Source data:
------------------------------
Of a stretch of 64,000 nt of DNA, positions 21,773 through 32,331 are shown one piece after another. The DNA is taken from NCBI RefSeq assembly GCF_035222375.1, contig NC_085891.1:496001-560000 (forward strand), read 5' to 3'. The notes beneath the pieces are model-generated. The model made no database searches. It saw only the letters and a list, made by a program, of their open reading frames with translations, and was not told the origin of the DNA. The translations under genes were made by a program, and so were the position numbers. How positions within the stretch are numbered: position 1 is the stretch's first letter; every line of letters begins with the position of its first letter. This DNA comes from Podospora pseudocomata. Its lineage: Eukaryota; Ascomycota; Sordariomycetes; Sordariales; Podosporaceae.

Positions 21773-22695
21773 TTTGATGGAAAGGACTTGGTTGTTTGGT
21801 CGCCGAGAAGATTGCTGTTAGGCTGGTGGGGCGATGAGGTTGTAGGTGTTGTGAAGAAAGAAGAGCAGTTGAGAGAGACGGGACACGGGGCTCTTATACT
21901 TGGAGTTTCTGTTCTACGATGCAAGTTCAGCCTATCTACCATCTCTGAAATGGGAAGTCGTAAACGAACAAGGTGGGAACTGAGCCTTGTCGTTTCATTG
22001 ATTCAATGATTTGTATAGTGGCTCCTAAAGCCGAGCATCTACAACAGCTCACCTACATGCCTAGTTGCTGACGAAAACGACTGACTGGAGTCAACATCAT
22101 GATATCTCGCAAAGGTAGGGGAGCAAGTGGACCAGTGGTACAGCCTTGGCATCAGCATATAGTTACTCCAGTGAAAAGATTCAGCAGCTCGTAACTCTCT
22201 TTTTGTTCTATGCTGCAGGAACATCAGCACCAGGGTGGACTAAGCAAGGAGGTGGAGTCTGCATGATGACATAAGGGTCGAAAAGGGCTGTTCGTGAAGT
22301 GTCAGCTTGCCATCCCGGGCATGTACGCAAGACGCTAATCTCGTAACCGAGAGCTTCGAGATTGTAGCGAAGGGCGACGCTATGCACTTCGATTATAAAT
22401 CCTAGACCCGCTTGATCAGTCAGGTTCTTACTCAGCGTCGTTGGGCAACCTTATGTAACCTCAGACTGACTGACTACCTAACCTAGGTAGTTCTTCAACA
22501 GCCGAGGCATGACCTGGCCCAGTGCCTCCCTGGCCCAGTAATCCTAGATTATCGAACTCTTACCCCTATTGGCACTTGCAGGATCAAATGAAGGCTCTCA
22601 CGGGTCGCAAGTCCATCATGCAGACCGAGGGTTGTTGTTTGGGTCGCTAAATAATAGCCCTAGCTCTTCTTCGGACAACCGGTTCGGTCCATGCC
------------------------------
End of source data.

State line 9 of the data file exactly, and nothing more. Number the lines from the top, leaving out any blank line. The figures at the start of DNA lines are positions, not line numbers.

22301 GTCAGCTTGCCATCCCGGGCATGTACGCAAGACGCTAATCTCGTAACCGAGAGCTTCGAGATTGTAGCGAAGGGCGACGCTATGCACTTCGATTATAAAT